THERE have been many national and international studies focused on evaluating the impacts crossbreeding can have on beef production.
As discussed in last week’s article, the advantage of hybrid vigour, particularly in increasing growth rates, weaning weights and on traits of lower heritability are extremely well demonstrated.
Across many southern Australian production systems, the opportunity to join Hereford sires over Angus cows has long been a ‘go-to’ option for some producers seeking to commence crossbreeding.
The value of the Black Baldy has been recognised for both its growth and additional weaning weight, as well as the demand by restockers seeking suitable F1 replacements for breeding other crossbred cattle.
However, while the additional weight or demand for F1 females have been key factors in many producers’ decisions, the impact on eating quality and Meat Standards Australia grading index has become an additional consideration.
‘Weight versus rate’
Recent research conducted through the University of Adelaide with the support of MLA and Herefords Australia, explored a range of results from on farm production through to MSA Index.
The research, described here in an earlier Beef Central article , was a significant undertaking using 30 Hereford and 22 Angus sires, which were mated to 1100 Angus cows and heifers in a large commercial herd run on pasture at Musselroe Bay, Tasmania.
As a result of these matings, about 1650 calves were born. The steers were grown on pasture for an average of 23 months and then slaughtered.
The project resulted in several useful insights for commercial producers.
On a production basis, the crossbred calves sired by Hereford bulls were heavier at birth and weaning than straightbred Angus calves. As expected, these results were in keeping with many other research projects.
However, it is also worth noting that Hereford-sired calves from heifers (but not from mature cows) had more assisted births (+8.2pc) and more calf deaths (10pc vs 5.1pc).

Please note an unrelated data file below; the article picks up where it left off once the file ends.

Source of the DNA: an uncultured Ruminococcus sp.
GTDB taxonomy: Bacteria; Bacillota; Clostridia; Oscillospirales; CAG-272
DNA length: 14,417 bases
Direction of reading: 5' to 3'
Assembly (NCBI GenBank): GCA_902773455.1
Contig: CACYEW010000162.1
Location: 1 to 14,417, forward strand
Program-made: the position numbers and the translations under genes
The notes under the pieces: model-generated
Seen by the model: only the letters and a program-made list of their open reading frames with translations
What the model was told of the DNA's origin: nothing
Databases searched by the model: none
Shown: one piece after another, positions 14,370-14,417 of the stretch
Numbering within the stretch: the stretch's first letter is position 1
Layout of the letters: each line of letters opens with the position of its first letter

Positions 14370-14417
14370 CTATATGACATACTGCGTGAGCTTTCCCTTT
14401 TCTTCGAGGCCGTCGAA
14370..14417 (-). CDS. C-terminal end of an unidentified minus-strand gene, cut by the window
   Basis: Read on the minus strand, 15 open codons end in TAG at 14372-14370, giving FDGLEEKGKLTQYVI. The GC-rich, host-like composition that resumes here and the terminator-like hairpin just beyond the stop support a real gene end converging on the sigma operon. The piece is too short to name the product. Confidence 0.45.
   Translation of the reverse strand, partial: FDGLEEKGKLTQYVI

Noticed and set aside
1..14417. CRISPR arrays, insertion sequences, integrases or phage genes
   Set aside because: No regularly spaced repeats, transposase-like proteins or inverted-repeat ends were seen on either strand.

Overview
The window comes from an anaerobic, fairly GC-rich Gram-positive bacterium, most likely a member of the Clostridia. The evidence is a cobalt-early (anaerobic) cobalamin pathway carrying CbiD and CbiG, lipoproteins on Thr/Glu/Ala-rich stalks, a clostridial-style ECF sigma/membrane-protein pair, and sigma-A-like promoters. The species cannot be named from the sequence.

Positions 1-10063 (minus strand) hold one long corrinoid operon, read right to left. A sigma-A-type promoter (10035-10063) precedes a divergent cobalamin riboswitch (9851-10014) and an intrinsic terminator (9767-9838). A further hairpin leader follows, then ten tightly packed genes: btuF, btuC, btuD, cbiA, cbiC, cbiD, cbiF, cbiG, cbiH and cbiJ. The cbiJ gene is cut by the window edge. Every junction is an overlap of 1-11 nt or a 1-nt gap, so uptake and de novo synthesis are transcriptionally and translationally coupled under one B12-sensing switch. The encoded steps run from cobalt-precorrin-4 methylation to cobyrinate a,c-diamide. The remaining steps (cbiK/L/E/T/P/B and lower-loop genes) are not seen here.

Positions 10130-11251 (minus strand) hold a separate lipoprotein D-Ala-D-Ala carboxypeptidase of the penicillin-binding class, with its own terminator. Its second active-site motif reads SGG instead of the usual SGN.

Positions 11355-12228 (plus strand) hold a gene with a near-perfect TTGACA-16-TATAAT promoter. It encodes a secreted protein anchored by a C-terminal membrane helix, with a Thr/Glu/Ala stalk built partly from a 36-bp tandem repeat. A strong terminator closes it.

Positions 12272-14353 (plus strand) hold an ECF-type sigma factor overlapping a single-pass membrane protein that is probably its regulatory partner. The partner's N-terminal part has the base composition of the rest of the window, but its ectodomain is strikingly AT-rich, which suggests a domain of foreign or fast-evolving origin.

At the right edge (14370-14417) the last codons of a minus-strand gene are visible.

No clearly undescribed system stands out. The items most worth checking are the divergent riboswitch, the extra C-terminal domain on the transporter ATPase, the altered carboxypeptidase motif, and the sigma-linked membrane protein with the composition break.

Although the additional weight of the Hereford-sired calves resulted in higher Hot Standard Carcase Weights, carcase quality measurement including MSA Index were lower than straightbred Angus steers – a not unexpected result.
The research identified the Hereford-sired steers had a mean MSA index score of 61.5, while the pure Angus steers had a mean MSA index of 62.
In practical terms, the 0.5 higher MSA index for pure Angus equated to a 1.56pc increase in value to a producer (at the time the research was done).
However, as Hereford-sired carcases had a 4.1pc advantage in HSCW, pure Angus steer carcases would need to attract a 4.1pc premium for that level of eating quality to compete in value.
As producers evaluate crossbreeding options, particularly using Hereford and Angus genetics, it is important to consider how easily a 4pc premium for straightbred steers can be achieved at sale.
More importantly, while this premium can be a significant lift in return, crossbreeding has an impact across a range of factors which may cumulatively exceed the value of a 4.1pc premium when analysed across a whole farm gross margin.
When considering a program, the research highlights the importance of using Hereford bulls over Angus cows rather than over Angus heifers.
At the same time, it is worth also considering selecting sires with EBVs for lower birth weight and higher calving ease.
Given that there is also a difference in marbling between crossbred steers and straightbred Angus steers, producers may also find value in selecting Hereford sires with above average EBVs for intramuscular fat, ore marbling.
Alastair Rayner is the Principal of RaynerAg, an agricultural advisory service based in NSW. RaynerAg is affiliated with BJA Stock & Station Agents. He regularly lists and sell cattle for clients as well attending bull sales to support client purchases. Alastair provides pre-sale selections and classifications for seedstock producers in NSW, Qld and Victoria. He can be contacted here or through his website www.raynerag.com.au